The grandson of a well known and respected Senator, Jake Collins, had always lived the ideal life as the scholar athlete and golden son that did as was expected of him. As Jake enters his senior year, excited for the year but anxious to be free of his parents’ control and constant expectations for a future career he doesn't want, he never expected to meet someone like Isabelle, that would open his eyes to the ugliness of discrimination, the strength it takes to fight for everything you ever wanted, and to the greed and selfishness in his own family's perceptions of the world.

Bella and her sister left their dying father to die alone at his pleading to not sacrifice everything he had done to bring them to America in hopes of an education and better life than the one they left behind on the drug lord run streets of Mexico. Heartbroken and tired of the constant rejection from mainstream society, Bella's idealism towards her father's dream hardened, she only holds contempt for people like Jake Collins, who had the world of opportunity at his feet.

They both find themselves trapped and misunderstood by society's labels that permanently mark them. Her as the immigrant girl, him as the wealthy Senator's grandson. Yet despite her resistance to believe in the good of people, Jake shows her they are all more than the labels society places on them. Together they are drawn into the movement for the upcoming legislative act, the DREAM Act, that would open doors to children and young adults like Isabella. But as the movement gains momentum and Jake gains media attention for publically supporting the bill his grandfather hopes to reject, they both find themselves at a crossroad to choose to be what is expected of them or shed the restraints society places on them to be the person they want to be regardless of what society and others expect of them. As they fight for themselves and the hope of opportunity that America always promised to stand for, the fight to be true to themselves and their beliefs will have to come at the price of their love for each other.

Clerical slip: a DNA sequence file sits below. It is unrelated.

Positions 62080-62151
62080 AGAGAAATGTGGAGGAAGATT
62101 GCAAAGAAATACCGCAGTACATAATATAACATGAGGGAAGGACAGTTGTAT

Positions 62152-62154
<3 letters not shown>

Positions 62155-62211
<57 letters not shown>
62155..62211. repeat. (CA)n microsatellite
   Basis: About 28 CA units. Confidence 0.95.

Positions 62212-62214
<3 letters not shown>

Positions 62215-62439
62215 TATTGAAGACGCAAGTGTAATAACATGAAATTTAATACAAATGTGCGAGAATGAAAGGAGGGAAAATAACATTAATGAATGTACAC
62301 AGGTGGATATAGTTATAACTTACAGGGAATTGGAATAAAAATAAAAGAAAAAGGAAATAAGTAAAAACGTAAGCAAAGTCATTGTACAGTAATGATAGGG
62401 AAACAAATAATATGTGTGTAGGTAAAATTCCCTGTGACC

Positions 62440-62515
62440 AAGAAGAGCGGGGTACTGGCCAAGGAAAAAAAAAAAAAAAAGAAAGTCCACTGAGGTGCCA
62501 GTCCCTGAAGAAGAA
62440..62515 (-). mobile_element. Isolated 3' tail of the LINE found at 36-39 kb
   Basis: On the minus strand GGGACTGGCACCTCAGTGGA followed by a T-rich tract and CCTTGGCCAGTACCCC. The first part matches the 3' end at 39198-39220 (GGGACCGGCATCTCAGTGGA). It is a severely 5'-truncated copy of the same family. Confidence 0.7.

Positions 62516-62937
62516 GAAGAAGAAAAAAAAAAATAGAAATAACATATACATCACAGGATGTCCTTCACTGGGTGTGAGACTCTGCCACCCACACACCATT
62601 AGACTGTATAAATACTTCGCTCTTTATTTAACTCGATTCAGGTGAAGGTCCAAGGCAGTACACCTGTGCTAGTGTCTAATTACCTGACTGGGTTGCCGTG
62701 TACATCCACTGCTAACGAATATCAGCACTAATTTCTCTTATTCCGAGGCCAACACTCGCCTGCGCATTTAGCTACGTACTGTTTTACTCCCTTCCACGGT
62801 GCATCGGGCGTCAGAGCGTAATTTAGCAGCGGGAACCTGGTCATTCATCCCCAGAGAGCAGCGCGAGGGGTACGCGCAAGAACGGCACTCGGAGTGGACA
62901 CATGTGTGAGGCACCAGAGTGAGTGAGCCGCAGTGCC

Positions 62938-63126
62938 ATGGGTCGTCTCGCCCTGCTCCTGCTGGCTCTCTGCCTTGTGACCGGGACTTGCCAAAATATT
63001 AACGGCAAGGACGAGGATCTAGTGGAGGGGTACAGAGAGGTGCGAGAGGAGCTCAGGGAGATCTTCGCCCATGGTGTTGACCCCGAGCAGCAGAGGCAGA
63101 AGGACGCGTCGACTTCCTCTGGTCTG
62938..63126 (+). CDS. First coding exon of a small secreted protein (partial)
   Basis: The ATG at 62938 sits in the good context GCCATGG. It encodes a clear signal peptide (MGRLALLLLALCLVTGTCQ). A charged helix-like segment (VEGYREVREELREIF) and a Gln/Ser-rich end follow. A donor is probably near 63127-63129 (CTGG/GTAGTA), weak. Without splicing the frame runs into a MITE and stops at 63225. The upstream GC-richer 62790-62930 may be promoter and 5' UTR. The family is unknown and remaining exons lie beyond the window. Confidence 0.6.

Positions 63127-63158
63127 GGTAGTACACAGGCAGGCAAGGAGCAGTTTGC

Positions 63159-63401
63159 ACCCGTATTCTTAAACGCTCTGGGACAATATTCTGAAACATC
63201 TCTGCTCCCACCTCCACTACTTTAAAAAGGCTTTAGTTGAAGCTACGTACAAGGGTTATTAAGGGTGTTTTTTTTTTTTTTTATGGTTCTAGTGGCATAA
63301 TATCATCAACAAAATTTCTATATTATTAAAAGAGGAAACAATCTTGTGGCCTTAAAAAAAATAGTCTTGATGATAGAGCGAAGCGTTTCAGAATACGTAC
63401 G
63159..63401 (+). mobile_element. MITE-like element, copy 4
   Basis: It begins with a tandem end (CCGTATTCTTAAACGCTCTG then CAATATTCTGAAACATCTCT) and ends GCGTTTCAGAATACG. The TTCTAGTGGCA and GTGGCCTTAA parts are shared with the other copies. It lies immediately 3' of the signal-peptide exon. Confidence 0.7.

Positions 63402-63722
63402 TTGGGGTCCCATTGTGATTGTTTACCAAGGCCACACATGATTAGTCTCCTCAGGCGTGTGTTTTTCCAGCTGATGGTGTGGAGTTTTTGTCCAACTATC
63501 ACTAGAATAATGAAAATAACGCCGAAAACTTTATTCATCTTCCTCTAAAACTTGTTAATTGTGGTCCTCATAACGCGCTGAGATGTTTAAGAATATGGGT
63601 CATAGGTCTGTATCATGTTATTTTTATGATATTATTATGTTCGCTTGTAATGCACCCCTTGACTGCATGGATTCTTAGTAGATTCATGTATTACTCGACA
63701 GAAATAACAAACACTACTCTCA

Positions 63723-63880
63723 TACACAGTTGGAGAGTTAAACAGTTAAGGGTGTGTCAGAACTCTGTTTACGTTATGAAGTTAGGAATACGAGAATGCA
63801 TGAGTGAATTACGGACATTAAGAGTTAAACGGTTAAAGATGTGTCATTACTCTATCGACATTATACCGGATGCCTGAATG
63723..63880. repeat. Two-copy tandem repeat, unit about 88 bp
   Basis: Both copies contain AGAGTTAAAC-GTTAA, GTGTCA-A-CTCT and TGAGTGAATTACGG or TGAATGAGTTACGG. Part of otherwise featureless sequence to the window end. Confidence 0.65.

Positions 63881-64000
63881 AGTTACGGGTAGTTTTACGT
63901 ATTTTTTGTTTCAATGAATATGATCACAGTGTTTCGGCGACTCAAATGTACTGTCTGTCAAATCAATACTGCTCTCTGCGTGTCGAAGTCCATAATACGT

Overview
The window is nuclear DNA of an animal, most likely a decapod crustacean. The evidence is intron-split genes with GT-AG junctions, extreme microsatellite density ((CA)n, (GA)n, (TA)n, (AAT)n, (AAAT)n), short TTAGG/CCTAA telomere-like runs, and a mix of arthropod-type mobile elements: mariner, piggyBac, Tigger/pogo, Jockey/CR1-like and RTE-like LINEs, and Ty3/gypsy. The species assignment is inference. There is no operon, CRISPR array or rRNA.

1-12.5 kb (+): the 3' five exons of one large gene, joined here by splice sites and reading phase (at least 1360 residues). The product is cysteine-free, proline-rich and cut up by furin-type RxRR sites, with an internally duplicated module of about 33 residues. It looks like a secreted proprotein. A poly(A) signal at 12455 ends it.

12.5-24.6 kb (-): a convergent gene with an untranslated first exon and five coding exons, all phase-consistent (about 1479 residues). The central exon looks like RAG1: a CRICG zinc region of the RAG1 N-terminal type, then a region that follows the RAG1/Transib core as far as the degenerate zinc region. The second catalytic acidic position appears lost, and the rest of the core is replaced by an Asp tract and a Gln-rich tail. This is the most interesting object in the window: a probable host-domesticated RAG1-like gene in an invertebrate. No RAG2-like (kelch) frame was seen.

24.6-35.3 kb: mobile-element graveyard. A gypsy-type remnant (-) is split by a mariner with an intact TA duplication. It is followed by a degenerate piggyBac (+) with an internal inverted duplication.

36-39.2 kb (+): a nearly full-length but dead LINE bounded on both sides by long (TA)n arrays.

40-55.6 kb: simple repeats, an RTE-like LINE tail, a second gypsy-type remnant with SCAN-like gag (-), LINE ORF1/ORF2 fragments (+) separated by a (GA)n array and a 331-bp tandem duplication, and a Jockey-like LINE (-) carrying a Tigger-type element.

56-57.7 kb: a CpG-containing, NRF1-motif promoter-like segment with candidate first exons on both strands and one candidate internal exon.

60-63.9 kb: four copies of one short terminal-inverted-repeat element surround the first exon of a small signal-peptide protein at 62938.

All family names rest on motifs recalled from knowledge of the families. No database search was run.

So there you have it. My writing secret out of the closest. I saw this post recently that said something about how telling people you're a writer or wannabe writer, which is probably my case, is kind of like telling people you're gay. They run away, unsure now how to react or treat you. When you're a little kid people will rave and encourage the child that loves to write, draw, sing, do any of those artsy things. But as you get older those things start to be seen as childish and unrealistic dreams. I really think we make the mistake of associating dreams like that with money and fame. A person can still write without being Stephen King, a person can draw or paint without being Leonardo, a person can sing without being the next Taylor Swift. All these arts are about passion, not fame and fortune. For those of you that encourage me to just be my own writer, I can't thank you enough. I would love your honest feedback on this. As a writer I know part of the deal is criticism and rejection, but as I am moving towards the revision process criticism right now is actually very valuable to the process.

I am also looking for readers. People that will just read it and give me straight feedback on what they liked and didn't like about the book. I'm also looking for editors so if any of my English degree peers are interested in being a part of this project please email me.